Mortal Kombat


posted 4/27/2011 by Cyril Lachel
other articles by Cyril Lachel
One Page Platforms: 360
Maybe you're not the kind of person that cares about lengthy story modes and a robust challenge tower, maybe you just want to fight like the olden days.  Good news, Mortal Kombat features all of the standard arcade-style modes you're used to.  You can climb the single-player tower for all 28 fighters, offering a what-if scenario where that fighter wins the tournament.  Fans can also go through this arcade-style mode as pairs, turning this game into a tag team affair.

If that's still not enough for you, then you should take a look at Mortal Kombat's four bonus stages.  Test Your Might returns from the original Mortal Kombat and is joined by Test Your Luck, Test Your Sight and Test Your Strike.  These stages will have you mashing buttons to break objects and watching a disgusting variation on the cup game.

Of the bonus stages, only Test Your Luck is the one that has legs.  In this mode a large slot machine will pop up and its spin will spell out your fate.  It will choose the characters, handicaps (no arms, no blocking, etc.) and stage effects.  Once you have your assignment, it's up to you to overcome the challenge.  This is an exciting mode that reminded me why I loved Mortal Kombat II so much.  There's a randomness to all of the action that is refreshing. 

With more than fifteen hours of single-player content, I can see some players going days (or even weeks) before challenging another living person.  The amount of content in Mortal Kombat is staggering, and not just for a fighting game.  Most modern action games and first-person shooters don't come close to offering this much stuff to do.  If you're somebody who felt burned by the lack of things to do in Marvel vs. Capcom 3, then Mortal Kombat is the $60 fighting game you can feel good about buying.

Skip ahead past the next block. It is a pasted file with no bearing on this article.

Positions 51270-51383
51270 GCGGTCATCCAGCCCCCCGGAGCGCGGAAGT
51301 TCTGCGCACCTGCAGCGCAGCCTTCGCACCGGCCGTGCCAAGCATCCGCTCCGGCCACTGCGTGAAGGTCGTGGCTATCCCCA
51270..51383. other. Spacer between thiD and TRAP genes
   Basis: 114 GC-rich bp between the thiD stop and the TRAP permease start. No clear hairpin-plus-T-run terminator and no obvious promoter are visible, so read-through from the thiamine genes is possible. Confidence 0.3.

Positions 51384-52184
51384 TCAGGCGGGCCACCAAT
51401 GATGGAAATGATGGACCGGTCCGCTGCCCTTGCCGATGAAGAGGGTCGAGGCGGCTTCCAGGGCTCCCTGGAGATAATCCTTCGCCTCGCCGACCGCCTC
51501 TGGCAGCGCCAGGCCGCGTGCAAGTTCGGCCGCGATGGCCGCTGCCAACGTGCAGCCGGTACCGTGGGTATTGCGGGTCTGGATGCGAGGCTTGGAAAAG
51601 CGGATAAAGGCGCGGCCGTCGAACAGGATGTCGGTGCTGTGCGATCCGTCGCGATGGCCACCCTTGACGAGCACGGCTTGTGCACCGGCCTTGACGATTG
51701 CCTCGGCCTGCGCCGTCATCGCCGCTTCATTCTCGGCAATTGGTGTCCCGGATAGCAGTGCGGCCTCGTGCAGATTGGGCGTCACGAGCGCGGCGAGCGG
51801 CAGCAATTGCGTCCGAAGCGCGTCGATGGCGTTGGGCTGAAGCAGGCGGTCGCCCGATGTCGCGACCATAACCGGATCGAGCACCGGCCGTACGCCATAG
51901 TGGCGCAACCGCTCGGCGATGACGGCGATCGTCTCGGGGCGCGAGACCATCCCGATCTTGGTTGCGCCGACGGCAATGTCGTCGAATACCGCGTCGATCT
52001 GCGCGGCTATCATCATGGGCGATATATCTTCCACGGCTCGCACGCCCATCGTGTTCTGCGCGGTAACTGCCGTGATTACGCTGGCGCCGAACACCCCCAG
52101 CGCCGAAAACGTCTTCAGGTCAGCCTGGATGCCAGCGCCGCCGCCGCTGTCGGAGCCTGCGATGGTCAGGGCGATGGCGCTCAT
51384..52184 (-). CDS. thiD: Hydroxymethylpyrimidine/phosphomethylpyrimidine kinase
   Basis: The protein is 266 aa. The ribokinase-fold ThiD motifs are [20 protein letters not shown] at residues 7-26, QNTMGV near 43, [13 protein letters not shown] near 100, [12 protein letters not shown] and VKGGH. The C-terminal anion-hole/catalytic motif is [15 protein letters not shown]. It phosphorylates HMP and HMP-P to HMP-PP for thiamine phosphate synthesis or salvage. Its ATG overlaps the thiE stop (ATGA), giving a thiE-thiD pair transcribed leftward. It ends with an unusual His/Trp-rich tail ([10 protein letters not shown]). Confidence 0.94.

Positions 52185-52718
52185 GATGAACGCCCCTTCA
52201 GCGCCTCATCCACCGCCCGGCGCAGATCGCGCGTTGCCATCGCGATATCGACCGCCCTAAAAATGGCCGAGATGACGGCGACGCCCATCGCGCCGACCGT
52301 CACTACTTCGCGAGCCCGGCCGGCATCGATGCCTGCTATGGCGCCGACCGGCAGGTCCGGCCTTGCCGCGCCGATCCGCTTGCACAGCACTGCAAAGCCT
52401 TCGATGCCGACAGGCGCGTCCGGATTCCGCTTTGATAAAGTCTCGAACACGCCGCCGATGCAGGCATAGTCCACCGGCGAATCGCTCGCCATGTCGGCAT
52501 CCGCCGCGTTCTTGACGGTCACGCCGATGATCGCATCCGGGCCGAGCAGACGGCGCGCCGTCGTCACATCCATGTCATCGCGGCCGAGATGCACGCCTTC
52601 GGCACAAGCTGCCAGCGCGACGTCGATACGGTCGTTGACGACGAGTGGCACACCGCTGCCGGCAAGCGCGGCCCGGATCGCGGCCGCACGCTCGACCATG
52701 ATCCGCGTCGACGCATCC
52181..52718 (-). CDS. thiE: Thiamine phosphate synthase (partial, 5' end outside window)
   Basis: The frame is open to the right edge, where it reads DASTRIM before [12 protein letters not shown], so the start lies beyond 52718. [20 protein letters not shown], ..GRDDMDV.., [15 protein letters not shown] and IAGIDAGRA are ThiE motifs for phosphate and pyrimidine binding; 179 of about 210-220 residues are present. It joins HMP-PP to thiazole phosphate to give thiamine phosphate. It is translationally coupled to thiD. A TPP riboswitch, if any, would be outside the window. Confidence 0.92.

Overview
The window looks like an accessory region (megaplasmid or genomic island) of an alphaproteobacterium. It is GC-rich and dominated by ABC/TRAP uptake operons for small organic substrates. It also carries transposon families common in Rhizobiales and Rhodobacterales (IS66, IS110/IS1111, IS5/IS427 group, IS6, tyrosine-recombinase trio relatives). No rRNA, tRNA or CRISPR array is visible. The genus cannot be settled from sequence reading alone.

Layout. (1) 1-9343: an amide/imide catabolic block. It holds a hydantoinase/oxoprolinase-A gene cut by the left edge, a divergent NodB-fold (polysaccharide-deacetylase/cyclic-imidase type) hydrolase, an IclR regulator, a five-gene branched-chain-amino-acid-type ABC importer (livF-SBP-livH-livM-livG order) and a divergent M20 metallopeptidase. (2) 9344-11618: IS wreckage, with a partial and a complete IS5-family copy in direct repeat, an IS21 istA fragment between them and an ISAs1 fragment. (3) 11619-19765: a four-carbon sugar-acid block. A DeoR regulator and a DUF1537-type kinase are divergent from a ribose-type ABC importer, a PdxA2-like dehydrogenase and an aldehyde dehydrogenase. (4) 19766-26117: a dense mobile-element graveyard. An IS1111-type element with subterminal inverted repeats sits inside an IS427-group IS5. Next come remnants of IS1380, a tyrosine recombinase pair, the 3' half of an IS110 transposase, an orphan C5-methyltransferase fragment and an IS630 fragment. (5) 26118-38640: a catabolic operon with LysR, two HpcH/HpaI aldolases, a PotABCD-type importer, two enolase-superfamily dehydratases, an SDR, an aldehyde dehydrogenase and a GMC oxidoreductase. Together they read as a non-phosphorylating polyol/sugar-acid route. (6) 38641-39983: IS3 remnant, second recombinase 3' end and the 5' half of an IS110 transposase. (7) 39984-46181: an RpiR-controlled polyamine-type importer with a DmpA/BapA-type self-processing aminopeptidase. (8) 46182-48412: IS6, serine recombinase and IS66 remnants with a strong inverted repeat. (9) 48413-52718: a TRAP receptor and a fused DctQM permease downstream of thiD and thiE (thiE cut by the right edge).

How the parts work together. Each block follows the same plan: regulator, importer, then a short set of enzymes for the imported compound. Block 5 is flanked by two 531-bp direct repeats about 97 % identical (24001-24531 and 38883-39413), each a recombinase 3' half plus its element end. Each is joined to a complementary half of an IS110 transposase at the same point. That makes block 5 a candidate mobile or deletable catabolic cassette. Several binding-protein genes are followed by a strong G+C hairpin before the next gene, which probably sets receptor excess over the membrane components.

On top of the game's strong single-player content, there are also a few worthwhile multiplayer modes.  Players get the usual one-on-one battles, along with the tag team variation.  The game also allows you to input codes (like those found in Mortal Kombat 3) to change up the handicaps.  Parties can even get involved in a brand new four-player mode, though that restricts the game to the two-on-two variation.  There's also an online mode that boasts a number of ways to play.  Unfortunately I have no firsthand experience with this mode as Sony's PSN service has been down since launch.

Just about everything you do in Mortal Kombat earns you coins.  Much like past entries, this game offers a giant Krypt, where players use their newfound money to unlock new fatalities, costumes, music and more.  While there's nothing earthshattering in this mode, I was impressed with the amount of old school content I recognized.  It was great to hear some of the original music; it perfectly fits the many stages influenced by the first three games.  If any series deserved this much fan service, it's Mortal Kombat.

There's no question that this game mashes that nostalgia button.  So much of this game feels like it was ripped directly out of the first three games, from the characters to the stages.  Outside of the weird stunt casting of Kratos, there aren't many new faces in this ninth Mortal Kombat game.  The stages are also familiar, including a haunted forest, the courtyard, Goro's lair, a bunch of pits and many more.  All of this works for this reboot, but I can't wait to see this team push this fiction forward in new and interesting ways.

Mortal Kombat isn't just a solid reboot of a beloved franchise; it's also one of the best fighting game of the year.  NetherRealm Studios has finally made Mortal Kombat relevant.  This is a package with an enviable amount of content, including a story mode that truly ups the ante for all fighting games in the future.  If this is the new direction for this franchise, then I definitely want more Mortal Kombat!

* The product in this article was sent to us by the developer/company for review.

Ed Boon can rest easy, his Mortal Kombat reboot is a resounding success. With its creative modes, stellar story and revamped fighting mechanics, Mortal Kombat is one of the best fighting games on the PlayStation 3. Best of all, there's more than enough single-player content for even those who never want to go up against another human being. Flawless victory!

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